Thursday, February 7, 2013

Sharing Good Books: Siddhartha

Siddhartha - By Hermann Hesse

In the novel, Siddhartha, a young man, leaves his family for a contemplative life, then, restless, discards it for one of the flesh. He conceives a son, but bored and sickened by lust and greed, moves on again. Near despair, Siddhartha comes to a river where he hears a unique sound. This sound signals the true beginning of his life -- the beginning of suffering, rejection, peace, and, finally, wisdom.
(Goodreads)


(note: The GoodReads description isn't quite accurate. He doesn't know about his son when he leaves, although that's how this makes it sound.)







I mentioned this book in a post the other day, so I wanted to make sure I did a "review" for it (not that my reviews are real reviews. I just like sharing books I liked!) so that you guys can all check it out.

This was a strange read for me simply because it reflects many of my personal philosophies. So many of Siddhartha's thoughts mirror mine own, almost verbatim at points, that it was a little surreal.

The blurb for this on Goodreads isn't a great description of this book and isn't entirely accurate, so I'll do a brief description even though I usually don't, since I don't like to read them myself.

At its heart, this story is about the life-long journey of a person seeking inner peace and enlightenment. It's ultimately a quest for meaning in the Universe.

Siddhartha is raised for basically the equivalent of the priesthood... a life of religion and learning, with strict rules and guidelines and timetables for everything. Once he's learned everything he can, he doesn't find the life personally meaningful anymore, so he leaves to become something like a monk, taking a vow of poverty. Again, once he's grown as much from the experience as he thinks he'll be able to, he goes off again in search of enlightenment.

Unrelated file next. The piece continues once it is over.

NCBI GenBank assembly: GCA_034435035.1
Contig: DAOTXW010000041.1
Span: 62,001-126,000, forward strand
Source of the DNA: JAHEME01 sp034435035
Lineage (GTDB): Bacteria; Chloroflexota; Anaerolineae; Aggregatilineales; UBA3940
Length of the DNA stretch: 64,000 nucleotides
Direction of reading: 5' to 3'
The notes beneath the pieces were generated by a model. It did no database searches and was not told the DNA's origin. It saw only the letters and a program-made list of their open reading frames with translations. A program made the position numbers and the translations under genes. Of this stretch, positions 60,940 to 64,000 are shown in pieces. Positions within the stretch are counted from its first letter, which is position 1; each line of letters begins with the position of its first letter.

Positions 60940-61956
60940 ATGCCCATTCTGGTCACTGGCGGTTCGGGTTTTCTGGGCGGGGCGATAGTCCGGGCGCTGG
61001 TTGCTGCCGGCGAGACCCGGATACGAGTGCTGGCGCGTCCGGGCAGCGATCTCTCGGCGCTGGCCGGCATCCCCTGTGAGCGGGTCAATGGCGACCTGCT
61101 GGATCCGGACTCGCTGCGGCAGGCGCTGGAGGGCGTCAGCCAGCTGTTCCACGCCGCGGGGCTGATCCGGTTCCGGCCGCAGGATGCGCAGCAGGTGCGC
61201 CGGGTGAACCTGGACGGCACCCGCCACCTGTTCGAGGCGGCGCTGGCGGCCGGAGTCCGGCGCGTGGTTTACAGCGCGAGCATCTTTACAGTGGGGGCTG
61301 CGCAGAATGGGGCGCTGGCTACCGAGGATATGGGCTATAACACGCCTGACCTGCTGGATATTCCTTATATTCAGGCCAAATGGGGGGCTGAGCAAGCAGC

As with every life, his road isn't straight. He gets sidetracked for long periods, once for twenty years, but over the course of his life he experiences and rejects several vastly different lifestyles, growing as a person with each one.

There are a lot of life lessons in this book, presented and explored in interesting, meaningful ways. It's one of those books that I wish I had read when I was younger and more foolish, and something I will probably make my kids read halfway through high school. (If I ever have kids.) There are just so many good thoughts, and it's so darn quotable. ^_^

This was a short read, easy to get through due to the simple, elegant writing. Siddhartha's journey for enlightenment is so easy to relate to. I wasn't always entirely sure of his motivations and didn't always personally understand his choices, but I didn't have to. The journey itself was less important to me than the thoughts he had while undertaking it. The lengthy passages of interiority are where this really shined.

Whether you're on your own path to enlightenment, seeking your place in the Universe, or just like reading wide and varied, give this a try. It's a classic that is worth the read.

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